Of course that was more trouble than it looked. It always is. The stud for the battery isolator connection is short. Too short to put another wire on it. I didn't want to risk under-sizing the wire or have to run a new cable so I used the 4AWG cable that was already there. I solved this problem by getting a short battery cable and connecting that to the battery isolator stud and then bolting all the wires to the other end of it. I cable tied it securely and ran a big shrink wrap over the connections to insulate them from any potential shorting to the metal. I didn't use heat to shrink wrap it; I just used cable ties to hold it in place.
|Passenger seat - Outlet box and junction box that I put under the seat|
|Battery Isolator connections under drivers seat|
That got me power to the cable under the passenger seat. Next up was to wire in a fuse to protect everything downstream. I used a small junction box for this purpose. I drilled two holes for bolts, staggered a bit to reduce any chance of wires crossing. I attached the negative wire to one and the red hot wire to the other. I ran one end of the fuse holder wire to the positive bolt and out an access hole in the junction box after crimping on a yellow hole connector. A lock washer and nut secured them to the positive bolt. The positive wire for the 12V outlet was connected to the other end of the fuse holder. I ran the negative wire thru another access hole in the box. I screwed a box cover on the bottom to protect the bolt heads from contacting any metal and another one on top to close the box.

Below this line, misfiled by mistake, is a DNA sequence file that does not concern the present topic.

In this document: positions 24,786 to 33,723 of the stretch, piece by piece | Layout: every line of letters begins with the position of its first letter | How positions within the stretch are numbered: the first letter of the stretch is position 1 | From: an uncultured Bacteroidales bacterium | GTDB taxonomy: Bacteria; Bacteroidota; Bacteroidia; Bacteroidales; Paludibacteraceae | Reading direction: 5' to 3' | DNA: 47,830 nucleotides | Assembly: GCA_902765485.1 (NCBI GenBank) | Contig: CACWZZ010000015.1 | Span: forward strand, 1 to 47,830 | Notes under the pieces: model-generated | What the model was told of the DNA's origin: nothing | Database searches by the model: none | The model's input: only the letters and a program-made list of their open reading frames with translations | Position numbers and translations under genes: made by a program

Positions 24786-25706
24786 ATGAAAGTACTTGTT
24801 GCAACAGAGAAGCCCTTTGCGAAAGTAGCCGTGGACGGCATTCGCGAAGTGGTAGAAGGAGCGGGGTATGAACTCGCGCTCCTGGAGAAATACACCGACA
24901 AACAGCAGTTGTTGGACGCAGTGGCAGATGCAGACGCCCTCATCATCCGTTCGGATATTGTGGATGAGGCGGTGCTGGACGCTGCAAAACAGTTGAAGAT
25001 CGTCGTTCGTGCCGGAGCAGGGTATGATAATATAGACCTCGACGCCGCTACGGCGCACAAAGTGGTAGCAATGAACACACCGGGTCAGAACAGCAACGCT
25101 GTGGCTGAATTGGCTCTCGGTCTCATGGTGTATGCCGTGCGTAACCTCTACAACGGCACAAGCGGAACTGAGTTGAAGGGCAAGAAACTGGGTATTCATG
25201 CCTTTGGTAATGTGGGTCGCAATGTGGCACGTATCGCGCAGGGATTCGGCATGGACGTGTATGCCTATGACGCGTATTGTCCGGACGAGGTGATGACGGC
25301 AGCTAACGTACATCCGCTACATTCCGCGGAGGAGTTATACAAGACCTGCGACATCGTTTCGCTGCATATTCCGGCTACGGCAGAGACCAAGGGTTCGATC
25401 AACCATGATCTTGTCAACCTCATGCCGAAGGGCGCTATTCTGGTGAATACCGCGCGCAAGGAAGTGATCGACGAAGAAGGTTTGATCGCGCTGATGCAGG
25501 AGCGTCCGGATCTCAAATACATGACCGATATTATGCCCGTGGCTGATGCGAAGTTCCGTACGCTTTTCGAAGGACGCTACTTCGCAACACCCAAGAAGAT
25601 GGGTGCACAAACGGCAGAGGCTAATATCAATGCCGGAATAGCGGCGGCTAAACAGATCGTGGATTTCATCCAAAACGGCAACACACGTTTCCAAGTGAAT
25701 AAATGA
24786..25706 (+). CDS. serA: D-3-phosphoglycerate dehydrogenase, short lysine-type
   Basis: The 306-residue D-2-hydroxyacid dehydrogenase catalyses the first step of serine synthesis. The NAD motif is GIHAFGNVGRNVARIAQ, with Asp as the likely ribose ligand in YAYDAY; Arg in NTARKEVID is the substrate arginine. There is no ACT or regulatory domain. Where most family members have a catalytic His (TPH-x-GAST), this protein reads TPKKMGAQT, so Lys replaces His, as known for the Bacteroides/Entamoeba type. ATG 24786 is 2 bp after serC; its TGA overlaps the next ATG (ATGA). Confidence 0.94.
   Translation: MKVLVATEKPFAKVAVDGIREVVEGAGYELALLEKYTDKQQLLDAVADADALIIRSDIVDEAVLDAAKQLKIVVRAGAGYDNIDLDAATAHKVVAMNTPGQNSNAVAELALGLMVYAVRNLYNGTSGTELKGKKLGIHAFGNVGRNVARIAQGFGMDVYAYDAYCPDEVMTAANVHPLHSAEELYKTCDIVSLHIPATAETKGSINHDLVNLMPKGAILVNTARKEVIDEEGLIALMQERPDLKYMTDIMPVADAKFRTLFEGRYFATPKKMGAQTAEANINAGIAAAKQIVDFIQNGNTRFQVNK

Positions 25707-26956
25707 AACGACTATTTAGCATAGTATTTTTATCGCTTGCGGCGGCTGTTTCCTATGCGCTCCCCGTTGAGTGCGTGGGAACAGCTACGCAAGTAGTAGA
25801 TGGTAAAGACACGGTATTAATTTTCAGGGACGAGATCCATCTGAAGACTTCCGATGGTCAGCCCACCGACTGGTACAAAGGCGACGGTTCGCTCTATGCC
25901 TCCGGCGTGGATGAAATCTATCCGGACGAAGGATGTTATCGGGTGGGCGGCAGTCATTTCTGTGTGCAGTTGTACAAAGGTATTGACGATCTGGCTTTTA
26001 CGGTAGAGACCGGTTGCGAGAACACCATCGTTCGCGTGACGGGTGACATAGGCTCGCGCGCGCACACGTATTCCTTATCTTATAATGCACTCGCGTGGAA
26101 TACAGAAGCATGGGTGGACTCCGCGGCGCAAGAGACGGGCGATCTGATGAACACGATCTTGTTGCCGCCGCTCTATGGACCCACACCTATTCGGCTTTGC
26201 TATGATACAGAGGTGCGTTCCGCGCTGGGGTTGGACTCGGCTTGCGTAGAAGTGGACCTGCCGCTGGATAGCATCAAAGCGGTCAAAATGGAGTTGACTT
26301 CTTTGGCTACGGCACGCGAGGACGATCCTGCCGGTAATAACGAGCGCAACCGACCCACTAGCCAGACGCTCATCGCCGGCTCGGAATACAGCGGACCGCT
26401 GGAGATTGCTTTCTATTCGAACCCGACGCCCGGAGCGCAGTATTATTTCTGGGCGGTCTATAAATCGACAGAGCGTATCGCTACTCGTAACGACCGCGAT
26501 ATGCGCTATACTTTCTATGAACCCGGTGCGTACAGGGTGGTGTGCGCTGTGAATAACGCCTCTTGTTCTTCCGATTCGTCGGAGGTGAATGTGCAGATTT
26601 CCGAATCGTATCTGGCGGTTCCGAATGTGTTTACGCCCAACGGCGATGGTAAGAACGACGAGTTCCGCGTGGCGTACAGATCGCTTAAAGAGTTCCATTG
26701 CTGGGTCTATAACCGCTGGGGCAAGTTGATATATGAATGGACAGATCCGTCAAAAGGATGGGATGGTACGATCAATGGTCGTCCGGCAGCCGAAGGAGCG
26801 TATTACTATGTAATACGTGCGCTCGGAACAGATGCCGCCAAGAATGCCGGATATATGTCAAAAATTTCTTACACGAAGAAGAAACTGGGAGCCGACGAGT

I got an exterior outlet box but found it was too short to hold the outlet. I got a box extender that worked. I cut a cover from aluminum flashing and cut the holes for the outlet and a switch. I crimped connectors and connected the switch in line with the outlet and connected all the negatives together. There was a screw hole in the rear of the seat pedestal so I used that to feed the wires thru. I attached the box to the seat pedestal with rare-earth magnets. It stayed steady the whole trip.
The chest freezer worked very well. I was amazed at how much can fit in 1.1 cu. ft. I quickly learned that it could be a freezer on the bottom and a fridge for the things on top. There's a small section above the compressor that stayed at about 62F. That was good for things like butter. I had just learned that hot buttered coffee is quite good and butter is a lot easier to manage than cream is.
I haven't given up on the Isotherm refrigerator. They have a very good reputation for quality and it is under warranty for another 4 years. He says that sometimes the problem is in the wiring or contacts but when I connect up an 8 ga wire directly to the fridge, it still doesn't work. When it did work, it was really good. Got to go get my batteries tested to be sure they aren't the problem.